Unlike other luxury brands, Rolls-Royce doesn't like to keep its customers waiting too long.
When Rolls-Royce first unveiled the all-electric Spectre, there were a lot of negative comments, but as it turns out, the British marque was on the right path.
Talking with Rolls-Royce CEO Torsten Muller-Otvos at Villa D'este this weekend, we discovered the extent of the EV's success. "If you order today, you will take delivery probably in 2025," said the CEO.
Late last year, we could see a waiting list coming. Days after it was unveiled to the world in October 2022, Rolls-Royce already had 300 deposits. Not people who paid a $100 reservation or whatever EV makers charge these days, but a full-blown deposit on a $400,000 car.
Most impressive of all? The 300 people mentioned above are just American customers. We're not even talking globally.
Rolls-Royce then revealed it had more demand than anticipated. So how is it adjusting production to cope with this demand?
"We are always keeping waiting times around 12 to 14/15 months," confirmed Otvos. "Clients don't appreciate in the luxury segment waiting times over two years, three years, four years, five years. Or even, let's say, quotes like 'We are sold out even before the car is on the ground.' I think that is bad production planning, nothing else," said Otvos.
That's the average waiting time for a Rolls-Royce, which makes sense if you look at how much money the British company makes from custom orders. People are willing to wait for something special, and that's what Rolls-Royce provides.
But they will never wait more than 15 months for a car.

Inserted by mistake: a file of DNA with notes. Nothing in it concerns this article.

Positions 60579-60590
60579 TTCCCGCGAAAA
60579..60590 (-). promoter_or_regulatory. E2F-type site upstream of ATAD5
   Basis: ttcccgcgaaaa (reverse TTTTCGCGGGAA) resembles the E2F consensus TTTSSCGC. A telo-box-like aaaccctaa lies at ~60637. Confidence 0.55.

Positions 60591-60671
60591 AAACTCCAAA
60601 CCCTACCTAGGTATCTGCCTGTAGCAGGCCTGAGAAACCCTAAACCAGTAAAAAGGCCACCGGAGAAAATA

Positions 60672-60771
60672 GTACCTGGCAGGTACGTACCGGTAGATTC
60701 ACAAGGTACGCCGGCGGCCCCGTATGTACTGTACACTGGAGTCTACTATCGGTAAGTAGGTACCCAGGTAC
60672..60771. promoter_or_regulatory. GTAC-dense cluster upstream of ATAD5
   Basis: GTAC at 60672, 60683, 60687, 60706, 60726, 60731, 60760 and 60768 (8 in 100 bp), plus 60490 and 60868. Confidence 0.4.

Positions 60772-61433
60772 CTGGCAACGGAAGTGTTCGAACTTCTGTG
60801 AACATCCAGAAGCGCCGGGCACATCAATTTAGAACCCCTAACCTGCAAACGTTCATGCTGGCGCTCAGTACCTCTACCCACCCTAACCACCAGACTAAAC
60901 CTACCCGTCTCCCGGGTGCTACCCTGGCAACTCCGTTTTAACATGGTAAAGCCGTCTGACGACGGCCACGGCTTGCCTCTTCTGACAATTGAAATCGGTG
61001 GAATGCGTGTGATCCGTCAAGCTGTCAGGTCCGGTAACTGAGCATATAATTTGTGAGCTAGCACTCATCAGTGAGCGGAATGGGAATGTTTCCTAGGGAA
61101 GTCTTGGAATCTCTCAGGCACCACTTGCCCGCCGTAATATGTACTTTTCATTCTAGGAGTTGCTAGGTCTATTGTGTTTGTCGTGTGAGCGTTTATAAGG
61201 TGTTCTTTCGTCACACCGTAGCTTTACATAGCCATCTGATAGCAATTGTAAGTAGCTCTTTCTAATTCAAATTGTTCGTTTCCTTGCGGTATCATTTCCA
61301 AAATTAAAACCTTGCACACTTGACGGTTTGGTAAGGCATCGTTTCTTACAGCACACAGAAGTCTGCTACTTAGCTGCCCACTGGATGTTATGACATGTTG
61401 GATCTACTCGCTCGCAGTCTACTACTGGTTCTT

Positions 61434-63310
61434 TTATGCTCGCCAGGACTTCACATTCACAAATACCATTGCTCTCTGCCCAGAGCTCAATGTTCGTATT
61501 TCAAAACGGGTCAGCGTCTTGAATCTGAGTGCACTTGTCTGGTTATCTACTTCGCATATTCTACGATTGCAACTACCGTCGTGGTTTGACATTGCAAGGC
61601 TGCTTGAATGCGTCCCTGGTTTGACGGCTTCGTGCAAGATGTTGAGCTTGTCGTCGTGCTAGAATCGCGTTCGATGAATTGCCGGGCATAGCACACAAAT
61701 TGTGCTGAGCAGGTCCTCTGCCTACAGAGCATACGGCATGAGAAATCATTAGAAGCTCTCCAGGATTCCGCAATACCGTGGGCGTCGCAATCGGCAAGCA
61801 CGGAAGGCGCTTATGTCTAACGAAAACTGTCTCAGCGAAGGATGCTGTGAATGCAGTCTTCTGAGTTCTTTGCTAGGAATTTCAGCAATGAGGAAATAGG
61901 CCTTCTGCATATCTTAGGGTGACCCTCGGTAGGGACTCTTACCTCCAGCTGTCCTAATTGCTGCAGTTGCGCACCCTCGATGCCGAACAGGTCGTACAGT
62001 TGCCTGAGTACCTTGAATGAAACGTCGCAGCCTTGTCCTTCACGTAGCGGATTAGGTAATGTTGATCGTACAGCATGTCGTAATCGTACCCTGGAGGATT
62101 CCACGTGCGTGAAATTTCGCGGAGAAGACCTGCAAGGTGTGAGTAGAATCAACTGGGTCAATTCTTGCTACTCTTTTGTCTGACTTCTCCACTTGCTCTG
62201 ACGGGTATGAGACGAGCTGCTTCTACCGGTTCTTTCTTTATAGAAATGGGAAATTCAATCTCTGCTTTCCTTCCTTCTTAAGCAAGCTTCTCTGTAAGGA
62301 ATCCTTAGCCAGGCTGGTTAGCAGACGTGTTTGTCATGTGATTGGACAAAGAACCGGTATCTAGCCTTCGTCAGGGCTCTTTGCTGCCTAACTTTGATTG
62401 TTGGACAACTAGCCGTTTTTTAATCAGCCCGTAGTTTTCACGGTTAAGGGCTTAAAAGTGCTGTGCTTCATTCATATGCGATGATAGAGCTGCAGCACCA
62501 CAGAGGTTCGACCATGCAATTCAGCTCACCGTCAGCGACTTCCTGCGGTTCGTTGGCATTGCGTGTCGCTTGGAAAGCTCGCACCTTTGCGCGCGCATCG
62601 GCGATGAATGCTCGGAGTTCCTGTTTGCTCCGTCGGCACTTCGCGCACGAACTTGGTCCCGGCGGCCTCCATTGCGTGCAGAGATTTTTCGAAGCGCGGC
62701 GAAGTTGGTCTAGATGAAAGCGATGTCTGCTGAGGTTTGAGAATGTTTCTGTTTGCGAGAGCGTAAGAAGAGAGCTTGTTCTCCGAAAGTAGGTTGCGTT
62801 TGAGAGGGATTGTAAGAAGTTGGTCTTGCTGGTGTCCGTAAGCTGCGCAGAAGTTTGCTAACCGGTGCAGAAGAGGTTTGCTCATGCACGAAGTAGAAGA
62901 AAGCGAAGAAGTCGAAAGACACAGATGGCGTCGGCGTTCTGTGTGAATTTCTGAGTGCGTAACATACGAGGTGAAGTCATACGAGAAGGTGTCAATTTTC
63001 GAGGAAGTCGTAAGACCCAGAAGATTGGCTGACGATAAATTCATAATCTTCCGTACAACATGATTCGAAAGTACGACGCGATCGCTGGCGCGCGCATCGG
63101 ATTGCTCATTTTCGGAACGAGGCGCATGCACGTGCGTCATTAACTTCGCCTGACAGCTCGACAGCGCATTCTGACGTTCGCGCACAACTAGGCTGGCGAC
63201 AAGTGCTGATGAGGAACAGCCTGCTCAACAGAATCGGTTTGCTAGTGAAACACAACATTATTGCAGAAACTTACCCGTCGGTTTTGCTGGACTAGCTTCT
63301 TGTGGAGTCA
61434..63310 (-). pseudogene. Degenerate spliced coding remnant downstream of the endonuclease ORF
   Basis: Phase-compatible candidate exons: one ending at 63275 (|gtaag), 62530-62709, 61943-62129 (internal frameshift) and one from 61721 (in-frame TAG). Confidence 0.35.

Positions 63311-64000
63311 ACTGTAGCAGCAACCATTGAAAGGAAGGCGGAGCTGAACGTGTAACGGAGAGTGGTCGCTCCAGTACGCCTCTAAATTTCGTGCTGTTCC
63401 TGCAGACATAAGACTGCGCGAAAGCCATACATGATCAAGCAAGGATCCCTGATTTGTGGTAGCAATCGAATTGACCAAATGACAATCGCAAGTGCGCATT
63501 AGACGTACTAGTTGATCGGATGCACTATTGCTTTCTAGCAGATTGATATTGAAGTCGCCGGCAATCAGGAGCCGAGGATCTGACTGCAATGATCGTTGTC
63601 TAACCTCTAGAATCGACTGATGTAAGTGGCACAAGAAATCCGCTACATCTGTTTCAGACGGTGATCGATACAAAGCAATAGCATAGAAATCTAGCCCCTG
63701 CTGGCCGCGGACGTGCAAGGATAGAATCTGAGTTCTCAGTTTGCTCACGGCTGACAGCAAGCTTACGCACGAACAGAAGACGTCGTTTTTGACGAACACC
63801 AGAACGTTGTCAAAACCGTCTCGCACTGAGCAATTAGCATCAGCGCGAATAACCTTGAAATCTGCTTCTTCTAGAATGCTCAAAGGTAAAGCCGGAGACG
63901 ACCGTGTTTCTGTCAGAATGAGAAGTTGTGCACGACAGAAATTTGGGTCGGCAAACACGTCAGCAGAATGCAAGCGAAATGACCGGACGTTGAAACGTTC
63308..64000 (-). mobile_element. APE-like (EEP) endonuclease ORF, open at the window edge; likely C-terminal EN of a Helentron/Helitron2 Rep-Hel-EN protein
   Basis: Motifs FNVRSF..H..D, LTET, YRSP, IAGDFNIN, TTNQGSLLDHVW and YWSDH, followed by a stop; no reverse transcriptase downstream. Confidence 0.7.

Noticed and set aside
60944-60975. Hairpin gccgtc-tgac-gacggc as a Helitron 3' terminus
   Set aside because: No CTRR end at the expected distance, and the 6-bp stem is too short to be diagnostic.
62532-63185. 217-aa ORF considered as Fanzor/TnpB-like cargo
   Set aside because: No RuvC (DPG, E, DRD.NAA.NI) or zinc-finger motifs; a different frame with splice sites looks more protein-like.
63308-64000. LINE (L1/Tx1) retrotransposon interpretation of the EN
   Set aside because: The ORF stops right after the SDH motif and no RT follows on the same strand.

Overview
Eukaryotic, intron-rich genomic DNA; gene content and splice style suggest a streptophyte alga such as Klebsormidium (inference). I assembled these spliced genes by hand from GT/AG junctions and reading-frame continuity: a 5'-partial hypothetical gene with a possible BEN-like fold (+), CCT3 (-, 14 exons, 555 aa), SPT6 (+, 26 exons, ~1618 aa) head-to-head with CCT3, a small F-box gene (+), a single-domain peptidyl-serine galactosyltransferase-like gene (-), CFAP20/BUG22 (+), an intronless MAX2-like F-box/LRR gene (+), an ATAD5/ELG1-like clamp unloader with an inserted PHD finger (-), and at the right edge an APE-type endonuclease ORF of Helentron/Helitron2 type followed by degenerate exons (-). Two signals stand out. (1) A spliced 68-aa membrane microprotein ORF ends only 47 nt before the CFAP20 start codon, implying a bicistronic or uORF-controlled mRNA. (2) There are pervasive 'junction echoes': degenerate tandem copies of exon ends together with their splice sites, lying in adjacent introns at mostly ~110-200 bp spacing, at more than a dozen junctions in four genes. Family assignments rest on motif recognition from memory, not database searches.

"That is our intention, mid to long term, we might see spikes, obviously. But my intention is not that our clients need to wait many years until they take delivery of one of our products."
Muller-Otvos also mentions that the Spectre likely isn't their customers' first EV and that most already have a home charger installed. Until now, they haven't had the option of buying an electric vehicle in the ultra-luxury segment.
Speaking of the buying process, each dealer can spec one Spectre, and every build sent to the dealer after that is custom.
You might think these dealer-specced cars need help finding a home, but remember that most Rolls-Royce dealers are on a first-name basis with their clients. They already know what their customer base likes and will order a model close to that specification.
As for the bespoke vehicles such as the Boat Tail, Muller-Otvos is sure there will be a Spectre version soon enough.
Earlier this year, Rolls-Royce celebrated 20 years of manufacturing cars at Goodwood. If demand keeps up like this, there's no doubt the factory will still be there 20 years from now, producing only electric vehicles.
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